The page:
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Police release video evidence, 911 calls in FHP trooper’s death


The Martin County Sheriff’s Office released video evidence and 911 calls on Friday detailing the moments leading up to the tragic death of a Florida Highway Patrol trooper who was shot and killed on Interstate 95 in Martin County earlier this month.

MCSO: Man who shot and killed FHP trooper identified as Franklin Reed III


On February 5th ,Trooper Joseph Bullock, 42, was killed by a man identified as Franklin Reed III. Bullock responded to the scene of a disabled vehicle in the northbound lanes of I-95 near mile marker 107 at aruond 9:15 a.m., according to a timeline of events released.

According to the timeline, Bullock made contact with the driver of the disabled vehicle, identified as 28-year-old Franklin Reed III. Reed did not want assistance so the Trooper left the scene.

Around an hour later, at 10:12 a.m., Trooper Bullock returned to the scene after Reed’s SUV somehow ended up in a ditch on I-95 and a 911 call was received.

Bullock then calls a towing company and stayed on scene while the tow truck driver assisted Reed.

According to MCSO, detectives believe Reed was upset with the tow bill, so he walked up to Trooper Bullock’s FHP cruiser and shot him in the head.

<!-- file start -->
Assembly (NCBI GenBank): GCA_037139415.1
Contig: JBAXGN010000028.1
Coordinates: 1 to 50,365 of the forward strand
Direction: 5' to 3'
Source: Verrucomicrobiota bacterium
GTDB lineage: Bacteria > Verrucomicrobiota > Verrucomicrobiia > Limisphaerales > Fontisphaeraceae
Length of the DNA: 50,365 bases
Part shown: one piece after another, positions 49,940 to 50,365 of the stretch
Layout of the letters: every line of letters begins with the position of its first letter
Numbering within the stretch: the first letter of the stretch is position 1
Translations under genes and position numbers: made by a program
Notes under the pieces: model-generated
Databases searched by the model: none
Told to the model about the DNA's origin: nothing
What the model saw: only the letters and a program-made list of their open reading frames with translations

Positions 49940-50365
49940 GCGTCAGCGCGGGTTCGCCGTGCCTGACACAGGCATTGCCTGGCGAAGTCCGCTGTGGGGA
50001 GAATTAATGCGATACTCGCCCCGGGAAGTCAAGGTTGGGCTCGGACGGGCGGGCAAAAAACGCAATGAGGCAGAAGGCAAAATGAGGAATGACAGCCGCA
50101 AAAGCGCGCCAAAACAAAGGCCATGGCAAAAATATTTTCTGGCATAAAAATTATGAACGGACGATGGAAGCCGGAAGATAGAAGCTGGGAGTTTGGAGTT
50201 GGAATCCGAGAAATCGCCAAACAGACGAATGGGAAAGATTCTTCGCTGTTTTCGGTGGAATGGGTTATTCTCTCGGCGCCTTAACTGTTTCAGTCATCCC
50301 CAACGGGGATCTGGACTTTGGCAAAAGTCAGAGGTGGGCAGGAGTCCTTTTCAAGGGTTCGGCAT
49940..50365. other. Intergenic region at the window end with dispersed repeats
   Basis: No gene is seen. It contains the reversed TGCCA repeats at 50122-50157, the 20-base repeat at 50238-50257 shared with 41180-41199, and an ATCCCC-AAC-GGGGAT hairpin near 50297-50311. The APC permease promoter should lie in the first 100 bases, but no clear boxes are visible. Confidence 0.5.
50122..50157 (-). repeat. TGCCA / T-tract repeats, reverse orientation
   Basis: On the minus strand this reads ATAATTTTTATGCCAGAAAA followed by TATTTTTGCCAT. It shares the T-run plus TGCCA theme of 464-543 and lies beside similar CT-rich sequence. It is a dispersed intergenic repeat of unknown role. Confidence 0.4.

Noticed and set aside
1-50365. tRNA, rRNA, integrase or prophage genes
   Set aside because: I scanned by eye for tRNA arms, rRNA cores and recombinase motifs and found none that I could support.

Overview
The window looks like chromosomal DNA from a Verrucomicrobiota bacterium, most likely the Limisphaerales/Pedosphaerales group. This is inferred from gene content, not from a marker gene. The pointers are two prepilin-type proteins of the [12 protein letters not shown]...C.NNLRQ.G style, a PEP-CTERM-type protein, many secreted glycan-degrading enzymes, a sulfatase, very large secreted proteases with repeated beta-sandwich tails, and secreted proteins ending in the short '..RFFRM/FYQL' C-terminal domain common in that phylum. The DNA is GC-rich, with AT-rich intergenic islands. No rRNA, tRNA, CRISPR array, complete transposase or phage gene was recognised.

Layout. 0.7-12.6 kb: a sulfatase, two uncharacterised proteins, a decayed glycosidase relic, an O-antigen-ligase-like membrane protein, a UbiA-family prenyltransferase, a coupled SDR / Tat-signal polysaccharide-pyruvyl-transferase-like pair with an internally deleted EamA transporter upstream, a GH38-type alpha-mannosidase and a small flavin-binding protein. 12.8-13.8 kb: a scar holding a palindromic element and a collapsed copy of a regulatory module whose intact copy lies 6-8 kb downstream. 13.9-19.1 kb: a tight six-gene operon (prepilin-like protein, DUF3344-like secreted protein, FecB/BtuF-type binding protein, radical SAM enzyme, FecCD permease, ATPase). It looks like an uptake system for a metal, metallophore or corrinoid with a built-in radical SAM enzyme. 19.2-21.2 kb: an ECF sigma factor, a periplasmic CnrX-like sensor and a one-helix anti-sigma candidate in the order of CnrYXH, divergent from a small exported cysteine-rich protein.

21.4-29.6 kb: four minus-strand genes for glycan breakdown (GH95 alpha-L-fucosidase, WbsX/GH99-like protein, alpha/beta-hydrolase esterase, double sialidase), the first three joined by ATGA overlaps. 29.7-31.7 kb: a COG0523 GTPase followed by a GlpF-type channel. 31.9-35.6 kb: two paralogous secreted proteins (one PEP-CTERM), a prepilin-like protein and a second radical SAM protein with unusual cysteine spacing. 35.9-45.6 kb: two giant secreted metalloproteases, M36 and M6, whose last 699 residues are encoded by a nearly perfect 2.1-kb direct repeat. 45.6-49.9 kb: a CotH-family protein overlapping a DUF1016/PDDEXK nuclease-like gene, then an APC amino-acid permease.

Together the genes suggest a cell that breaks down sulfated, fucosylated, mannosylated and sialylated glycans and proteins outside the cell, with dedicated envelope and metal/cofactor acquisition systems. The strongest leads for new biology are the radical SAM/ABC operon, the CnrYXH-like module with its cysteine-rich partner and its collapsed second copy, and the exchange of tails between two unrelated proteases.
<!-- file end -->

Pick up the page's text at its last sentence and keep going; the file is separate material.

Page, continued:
The sheriff’s office said Reed then tried to shoot the tow truck driver, but his gun jammed. The driver was able to run away.

The tow truck company called 911 to report that Bullock had been shot, and that the suspect was trying to shoot the tow truck driver.

Eventually, an off-duty Riviera Beach police officer, Det. Jemel Headings, was in the southbound lanes of I-95 on his way to work when he noticed the suspicious activity and he made a u-turn to see what was going on. He ended up shooting the suspect.

UPDATED: Riviera Beach Officer Fatally Shoots Suspect Who Killed FHP Trooper in Martin Co.


In the release, Sheriff Snyder  said Reed committed a retail theft in Palm Bay, Florida the day before. But other than that, he had no documented criminal history.

“Our destiny as law enforcement is to go out and help people,” said Sheriff Snyder. “The only way something like this could be avoided really would’ve been for Reed to be a good citizen.”